The Saturday Morning Post: Quick hits on politics & more in RISeptember 15th, 2012 at 5:00 am by Ted Nesi under Nesi's Notes, On the Main Site, The Saturday Morning Post
Welcome to another edition of my weekend column – as always, send your takes, tips and trial balloons to email@example.com.
1. Tuesday’s General Assembly primaries were largely good news for House Speaker Gordon Fox and Senate President M. Teresa Paiva Weed, giving their Democratic caucuses no reason to rebel. But their allies suffered different fates. Two top Paiva Weed deputies – Michael McCaffrey, her possible successor, and Dan DaPonte – fought off spirited challenges, while two Fox lieutenants – Peter Petrarca, the senior deputy majority leader, and Jon Brien – lost their seats. There’s no reason to think their defeats will harm the speaker: Petrarca was defeated by Greg Costantino, the brother of Fox’s best friend, and Brien lost to union-backed Steve Casey. Their defeats do, however, cloud the outlook for the post-Gordon era – Petrarca in particular was seen as likely to be a key part of the next leadership team. Power abhors a vacuum, so watch to see which backbenchers raise their profiles and fill the void.
2. Complaints about the electoral influence of Rhode Island’s labor unions often center on the money they spend on races. But it struck me over the past two weeks that this critique overlooks another important reason labor wins – they employ some very, very smart political operatives. Love them or hate them, folks like the AFT’s Maureen Martin, NEARI’s Pat Crowley and SEIU’s Chas Walker know how to win elections on the ground. And they have an army of members who’ll do the unglamorous work of knocking on doors, putting up fliers, holding signs and driving people to the polls. Business interests should build up a ground game of their own if they want to win more races.
3. McCaffrey and DaPonte kept their seats, but they still lost something – their summers. The two men were forced to spend the last few weeks campaigning energetically instead of enjoying some time off. Did the forces opposed to them thus instill a healthy fear of a repeat in two years – or just a lot of resentment? NEARI’s Bob Walsh thinks the former: “My analysis is that marriage equality’s chances have improved,” he tweeted, “as no one will want to deal with close races like this again.” Perhaps Paiva Weed and McCaffrey will allow a vote on gay marriage next year just to rob its supporters of their anti-Senate talking point.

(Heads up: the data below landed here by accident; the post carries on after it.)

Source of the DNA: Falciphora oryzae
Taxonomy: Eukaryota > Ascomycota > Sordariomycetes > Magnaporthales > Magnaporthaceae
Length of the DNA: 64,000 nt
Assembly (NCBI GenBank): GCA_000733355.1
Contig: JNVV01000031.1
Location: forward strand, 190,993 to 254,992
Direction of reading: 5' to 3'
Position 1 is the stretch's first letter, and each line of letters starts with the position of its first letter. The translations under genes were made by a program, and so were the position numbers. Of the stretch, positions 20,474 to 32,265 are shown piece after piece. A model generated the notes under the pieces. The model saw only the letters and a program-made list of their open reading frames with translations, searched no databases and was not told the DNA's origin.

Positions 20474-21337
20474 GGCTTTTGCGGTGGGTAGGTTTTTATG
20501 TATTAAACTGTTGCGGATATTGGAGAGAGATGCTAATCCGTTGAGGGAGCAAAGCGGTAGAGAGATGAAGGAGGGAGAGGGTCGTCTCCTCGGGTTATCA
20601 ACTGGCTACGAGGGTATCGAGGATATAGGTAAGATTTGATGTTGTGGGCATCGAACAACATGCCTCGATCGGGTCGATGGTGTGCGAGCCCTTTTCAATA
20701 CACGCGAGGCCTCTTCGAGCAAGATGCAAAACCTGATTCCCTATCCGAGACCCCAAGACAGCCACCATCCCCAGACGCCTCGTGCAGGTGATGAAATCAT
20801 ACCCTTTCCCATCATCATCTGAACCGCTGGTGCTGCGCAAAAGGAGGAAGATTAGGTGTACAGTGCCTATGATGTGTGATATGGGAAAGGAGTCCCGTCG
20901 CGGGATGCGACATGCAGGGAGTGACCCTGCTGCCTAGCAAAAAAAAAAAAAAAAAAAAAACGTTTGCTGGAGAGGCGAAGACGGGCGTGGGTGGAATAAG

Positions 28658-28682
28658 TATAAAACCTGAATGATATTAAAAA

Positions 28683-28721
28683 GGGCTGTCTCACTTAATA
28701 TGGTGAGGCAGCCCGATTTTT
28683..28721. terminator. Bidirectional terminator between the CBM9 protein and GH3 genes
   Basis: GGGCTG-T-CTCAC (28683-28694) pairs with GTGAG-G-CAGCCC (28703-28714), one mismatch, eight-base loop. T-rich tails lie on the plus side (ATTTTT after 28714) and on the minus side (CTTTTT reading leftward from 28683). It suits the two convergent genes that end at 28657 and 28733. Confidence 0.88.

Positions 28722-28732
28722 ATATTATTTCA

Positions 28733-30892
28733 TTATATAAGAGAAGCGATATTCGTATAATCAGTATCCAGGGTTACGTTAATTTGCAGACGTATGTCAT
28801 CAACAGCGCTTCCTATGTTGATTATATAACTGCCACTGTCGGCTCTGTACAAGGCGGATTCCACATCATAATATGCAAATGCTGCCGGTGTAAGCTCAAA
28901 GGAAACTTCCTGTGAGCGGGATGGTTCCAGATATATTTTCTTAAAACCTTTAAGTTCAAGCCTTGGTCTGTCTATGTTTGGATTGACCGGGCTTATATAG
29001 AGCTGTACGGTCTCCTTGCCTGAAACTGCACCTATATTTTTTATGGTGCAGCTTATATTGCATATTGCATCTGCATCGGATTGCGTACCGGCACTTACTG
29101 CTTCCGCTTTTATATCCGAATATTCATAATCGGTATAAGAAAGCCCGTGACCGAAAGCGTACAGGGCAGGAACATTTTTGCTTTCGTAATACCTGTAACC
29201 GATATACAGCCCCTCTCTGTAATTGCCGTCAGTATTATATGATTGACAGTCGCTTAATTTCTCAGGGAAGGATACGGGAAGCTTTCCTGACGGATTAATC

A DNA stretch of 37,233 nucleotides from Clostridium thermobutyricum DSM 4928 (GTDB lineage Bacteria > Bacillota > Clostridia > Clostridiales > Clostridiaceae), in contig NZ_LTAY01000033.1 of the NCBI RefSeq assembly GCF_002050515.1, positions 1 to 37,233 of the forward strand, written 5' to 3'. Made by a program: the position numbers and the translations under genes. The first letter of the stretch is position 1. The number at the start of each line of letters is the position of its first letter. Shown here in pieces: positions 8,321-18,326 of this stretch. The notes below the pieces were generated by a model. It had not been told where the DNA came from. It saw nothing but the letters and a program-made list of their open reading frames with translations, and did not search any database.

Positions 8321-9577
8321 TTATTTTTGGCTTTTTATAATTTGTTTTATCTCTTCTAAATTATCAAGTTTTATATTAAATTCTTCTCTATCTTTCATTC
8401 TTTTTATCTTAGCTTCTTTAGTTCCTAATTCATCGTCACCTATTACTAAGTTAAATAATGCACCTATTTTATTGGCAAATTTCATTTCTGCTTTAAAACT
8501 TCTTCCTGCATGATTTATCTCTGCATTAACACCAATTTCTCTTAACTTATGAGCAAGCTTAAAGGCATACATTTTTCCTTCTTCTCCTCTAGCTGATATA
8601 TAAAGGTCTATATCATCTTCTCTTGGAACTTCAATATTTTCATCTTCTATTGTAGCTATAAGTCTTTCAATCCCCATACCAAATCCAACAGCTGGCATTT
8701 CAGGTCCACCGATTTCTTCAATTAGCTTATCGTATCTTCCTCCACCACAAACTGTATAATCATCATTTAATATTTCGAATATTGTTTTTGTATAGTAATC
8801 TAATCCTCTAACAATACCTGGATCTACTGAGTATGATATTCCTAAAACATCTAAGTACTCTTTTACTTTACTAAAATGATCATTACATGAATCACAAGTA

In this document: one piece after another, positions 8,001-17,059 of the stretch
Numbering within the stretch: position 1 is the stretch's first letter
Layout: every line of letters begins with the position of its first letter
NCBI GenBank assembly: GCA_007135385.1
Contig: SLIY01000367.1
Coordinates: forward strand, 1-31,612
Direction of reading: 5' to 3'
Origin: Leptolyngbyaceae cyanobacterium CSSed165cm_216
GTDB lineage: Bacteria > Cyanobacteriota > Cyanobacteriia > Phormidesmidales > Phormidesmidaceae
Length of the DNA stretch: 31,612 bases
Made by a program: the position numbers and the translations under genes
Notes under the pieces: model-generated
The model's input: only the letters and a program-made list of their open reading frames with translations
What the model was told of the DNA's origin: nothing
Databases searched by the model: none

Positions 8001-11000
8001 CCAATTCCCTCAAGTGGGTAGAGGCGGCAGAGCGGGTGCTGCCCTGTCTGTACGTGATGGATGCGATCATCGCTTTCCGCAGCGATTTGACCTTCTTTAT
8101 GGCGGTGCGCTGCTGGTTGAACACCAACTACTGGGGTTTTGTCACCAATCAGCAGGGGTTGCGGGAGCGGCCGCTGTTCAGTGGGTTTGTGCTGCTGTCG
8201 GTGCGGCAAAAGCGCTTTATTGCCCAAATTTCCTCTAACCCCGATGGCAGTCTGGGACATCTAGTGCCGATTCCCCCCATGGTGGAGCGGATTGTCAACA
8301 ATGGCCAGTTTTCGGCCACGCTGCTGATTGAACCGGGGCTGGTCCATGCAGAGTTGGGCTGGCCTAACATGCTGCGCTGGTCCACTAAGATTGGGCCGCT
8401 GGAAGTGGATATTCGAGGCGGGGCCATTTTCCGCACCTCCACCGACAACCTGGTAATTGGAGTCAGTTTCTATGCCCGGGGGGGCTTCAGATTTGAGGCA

4. Another lawmaker who had a good night was North Kingstown Rep. Laurence Ehrhardt, who surprised the chattering class when he defeated opponent Sharon Gamba by just 22 votes – all mail ballots – in a hard-fought, expensive Republican primary. Just a day before, one ill-informed pundit – yours truly – had described the race as an “intraparty battle that has become an uphill one for the aging incumbent.” Ehrhardt emailed me after his victory: “A better description would have been a speed bump for a seasoned veteran.” Got me there, Rep. We’ll see if he can pull off another win against Democrat Robert Craven in November.
5. Providence should organize its own version of The Boston Book Festival. I think the city has the academic institutions and intellectual vibrancy to pull it off. Here’s an idea: Providence is known for politics, so focus on political books. Bring in the smartest political writers and thinkers from around the country, and have events pegged off the big new political books. Thoughts?
6. Ever since Tim White’s long-awaited exclusive interview with Don Carcieri aired on Thursday night, people have been asking me how my colleague convinced the former governor to speak with him – at length – after turning down so many others. Here’s the tale from Tim: “I’ve been in touch with Governor Carcieri for the past couple of months. Initially it was through people close to him, and then it evolved into a series of phone conversations. My pitch was, basically: ‘The pressure is mounting for you to speak publicly, and at some point you’re going to be approached at some event.’ That’s not how most public figures want to do interviews on important subjects – and in fact, that’s exactly what happened when he got ambushed at the Republican National Convention. But by then we’d already scheduled this week’s interview, and the former governor kept his word to wait until our interview to break his silence.” Tim adds: “There were no conditions set on the interview. All he asked was that we air the entire segment so it wouldn’t be chopped down into soundbites. That was easy because it’s exactly why we have Newsmakers, which is a half-hour every week.” The full interview is online and airs tonight at 7:30 p.m. (or after football) on Fox Providence.